Study Guide

A Gathering of Old Men Men and Masculinity

By Ernest J. Gaines

Men and Masculinity

We've got to get super-serious for a minute, because issues or ideas of manhood or masculinity, when they get connected to issues of race, are way more complicated than you might think. Since even before Blacks were being stolen out of Africa and taken to the US to work as slaves, white racist understandings of Black men actually denied that they were men at all. They were considered either docile and happily stupid children who needed the structure of life as a slave to become civilized, or they were considered dumb savages who had more in common with animals than with other human beings. These ideas were designed to justify the brutal enslavement and abuse of Black men. This means that part of pushing back against white racism, for Black males, meant arguing for the fact that they were, in fact, men. That's one of the reasons why manhood figures so prominently in <em>A Gathering of Old Men</em>.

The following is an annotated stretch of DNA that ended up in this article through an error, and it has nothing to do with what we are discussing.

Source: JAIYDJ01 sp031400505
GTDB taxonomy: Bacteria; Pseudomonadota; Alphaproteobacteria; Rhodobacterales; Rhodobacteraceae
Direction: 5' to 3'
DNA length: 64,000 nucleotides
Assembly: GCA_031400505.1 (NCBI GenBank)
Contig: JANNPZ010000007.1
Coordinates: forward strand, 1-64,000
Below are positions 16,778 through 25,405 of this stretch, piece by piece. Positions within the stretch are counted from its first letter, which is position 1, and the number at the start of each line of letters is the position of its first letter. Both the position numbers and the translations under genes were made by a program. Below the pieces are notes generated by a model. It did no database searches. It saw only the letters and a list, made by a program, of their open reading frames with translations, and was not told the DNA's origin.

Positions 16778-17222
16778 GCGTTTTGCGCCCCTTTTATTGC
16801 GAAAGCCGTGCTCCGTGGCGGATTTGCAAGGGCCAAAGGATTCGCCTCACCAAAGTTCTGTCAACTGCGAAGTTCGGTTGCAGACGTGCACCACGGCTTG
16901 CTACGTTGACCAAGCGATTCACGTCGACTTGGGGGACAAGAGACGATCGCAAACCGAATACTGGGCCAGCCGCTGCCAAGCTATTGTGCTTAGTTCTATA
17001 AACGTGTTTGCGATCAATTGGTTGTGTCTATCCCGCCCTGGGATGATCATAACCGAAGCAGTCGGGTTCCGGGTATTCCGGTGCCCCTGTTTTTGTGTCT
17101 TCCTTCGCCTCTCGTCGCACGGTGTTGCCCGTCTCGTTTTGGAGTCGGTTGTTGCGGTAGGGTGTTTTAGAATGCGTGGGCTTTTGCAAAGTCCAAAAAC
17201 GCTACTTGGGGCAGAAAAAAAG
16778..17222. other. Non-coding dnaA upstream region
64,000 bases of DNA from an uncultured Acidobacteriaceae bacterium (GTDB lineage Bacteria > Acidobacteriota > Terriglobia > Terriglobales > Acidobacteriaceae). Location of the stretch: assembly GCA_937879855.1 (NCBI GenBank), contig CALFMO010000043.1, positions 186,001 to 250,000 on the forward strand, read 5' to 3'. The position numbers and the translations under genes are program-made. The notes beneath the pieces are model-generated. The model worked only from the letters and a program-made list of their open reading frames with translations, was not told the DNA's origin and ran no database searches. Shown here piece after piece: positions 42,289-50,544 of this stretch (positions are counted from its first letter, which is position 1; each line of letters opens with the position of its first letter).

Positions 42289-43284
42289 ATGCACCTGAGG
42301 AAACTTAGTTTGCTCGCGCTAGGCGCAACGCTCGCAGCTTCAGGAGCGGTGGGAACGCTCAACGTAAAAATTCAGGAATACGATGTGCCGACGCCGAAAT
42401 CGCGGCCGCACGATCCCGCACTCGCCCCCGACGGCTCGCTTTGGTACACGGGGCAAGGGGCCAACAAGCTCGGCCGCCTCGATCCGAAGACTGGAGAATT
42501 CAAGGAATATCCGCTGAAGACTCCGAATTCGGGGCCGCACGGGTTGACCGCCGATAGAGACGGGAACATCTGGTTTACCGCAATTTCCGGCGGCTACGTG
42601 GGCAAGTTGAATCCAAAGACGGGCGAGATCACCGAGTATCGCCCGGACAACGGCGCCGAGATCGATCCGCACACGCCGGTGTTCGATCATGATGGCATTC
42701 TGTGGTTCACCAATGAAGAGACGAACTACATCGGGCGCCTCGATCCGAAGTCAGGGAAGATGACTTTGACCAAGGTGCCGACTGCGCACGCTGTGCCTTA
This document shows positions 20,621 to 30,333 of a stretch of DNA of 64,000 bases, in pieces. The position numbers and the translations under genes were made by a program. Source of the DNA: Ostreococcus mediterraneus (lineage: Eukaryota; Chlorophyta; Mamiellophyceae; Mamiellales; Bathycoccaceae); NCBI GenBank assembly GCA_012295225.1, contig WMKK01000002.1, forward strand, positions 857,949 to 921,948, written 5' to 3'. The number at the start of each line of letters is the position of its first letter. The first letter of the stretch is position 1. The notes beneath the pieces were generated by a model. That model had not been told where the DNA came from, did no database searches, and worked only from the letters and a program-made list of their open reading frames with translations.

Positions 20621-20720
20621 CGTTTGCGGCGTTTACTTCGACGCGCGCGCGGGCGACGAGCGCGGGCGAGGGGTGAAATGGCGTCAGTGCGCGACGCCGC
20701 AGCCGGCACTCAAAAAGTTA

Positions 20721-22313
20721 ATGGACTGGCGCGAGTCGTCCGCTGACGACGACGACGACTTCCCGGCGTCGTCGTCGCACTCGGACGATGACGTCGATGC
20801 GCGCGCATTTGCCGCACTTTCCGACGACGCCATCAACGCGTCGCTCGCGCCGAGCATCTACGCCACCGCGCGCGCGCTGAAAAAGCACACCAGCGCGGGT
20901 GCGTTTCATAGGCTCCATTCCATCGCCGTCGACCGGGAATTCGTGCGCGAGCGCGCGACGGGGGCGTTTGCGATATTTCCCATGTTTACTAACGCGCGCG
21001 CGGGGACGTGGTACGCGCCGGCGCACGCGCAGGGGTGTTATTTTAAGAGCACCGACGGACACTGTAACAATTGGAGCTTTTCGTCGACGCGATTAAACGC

Questions About Men and Masculinity

  1. Among the novel's Black and white characters, are there any differences or similarities between ideas about what exactly makes a man?
  2. How might social class figure into ideals of masculinity or manliness?
  3. Based on different character interactions, how do you think that Gaines himself is using these characters to define a particular understanding of manhood?

Chew on This

Gaines makes a troubling connection between violence, abusive behavior, and manliness that implies "being a man" means harming others.

The ideals of manliness that Gaines points to in <em>A Gathering of Old Men</em> are sexist and potentially homophobic.

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